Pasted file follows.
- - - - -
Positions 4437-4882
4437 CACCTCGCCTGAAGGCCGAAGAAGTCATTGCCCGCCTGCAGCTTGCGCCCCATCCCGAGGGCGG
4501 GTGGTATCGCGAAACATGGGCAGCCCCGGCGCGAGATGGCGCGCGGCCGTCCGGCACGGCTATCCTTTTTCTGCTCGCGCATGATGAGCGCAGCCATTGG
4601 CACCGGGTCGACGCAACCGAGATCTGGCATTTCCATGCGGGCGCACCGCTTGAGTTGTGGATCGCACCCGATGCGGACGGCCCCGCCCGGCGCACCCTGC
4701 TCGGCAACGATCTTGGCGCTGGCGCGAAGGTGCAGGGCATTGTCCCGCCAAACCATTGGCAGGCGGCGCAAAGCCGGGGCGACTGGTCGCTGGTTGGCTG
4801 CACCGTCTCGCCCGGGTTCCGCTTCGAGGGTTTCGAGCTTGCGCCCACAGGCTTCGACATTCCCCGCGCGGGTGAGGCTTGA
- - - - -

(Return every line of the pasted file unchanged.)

Positions 4437-4882
4437 CACCTCGCCTGAAGGCCGAAGAAGTCATTGCCCGCCTGCAGCTTGCGCCCCATCCCGAGGGCGG
4501 GTGGTATCGCGAAACATGGGCAGCCCCGGCGCGAGATGGCGCGCGGCCGTCCGGCACGGCTATCCTTTTTCTGCTCGCGCATGATGAGCGCAGCCATTGG
4601 CACCGGGTCGACGCAACCGAGATCTGGCATTTCCATGCGGGCGCACCGCTTGAGTTGTGGATCGCACCCGATGCGGACGGCCCCGCCCGGCGCACCCTGC
4701 TCGGCAACGATCTTGGCGCTGGCGCGAAGGTGCAGGGCATTGTCCCGCCAAACCATTGGCAGGCGGCGCAAAGCCGGGGCGACTGGTCGCTGGTTGGCTG
4801 CACCGTCTCGCCCGGGTTCCGCTTCGAGGGTTTCGAGCTTGCGCCCACAGGCTTCGACATTCCCCGCGCGGGTGAGGCTTGA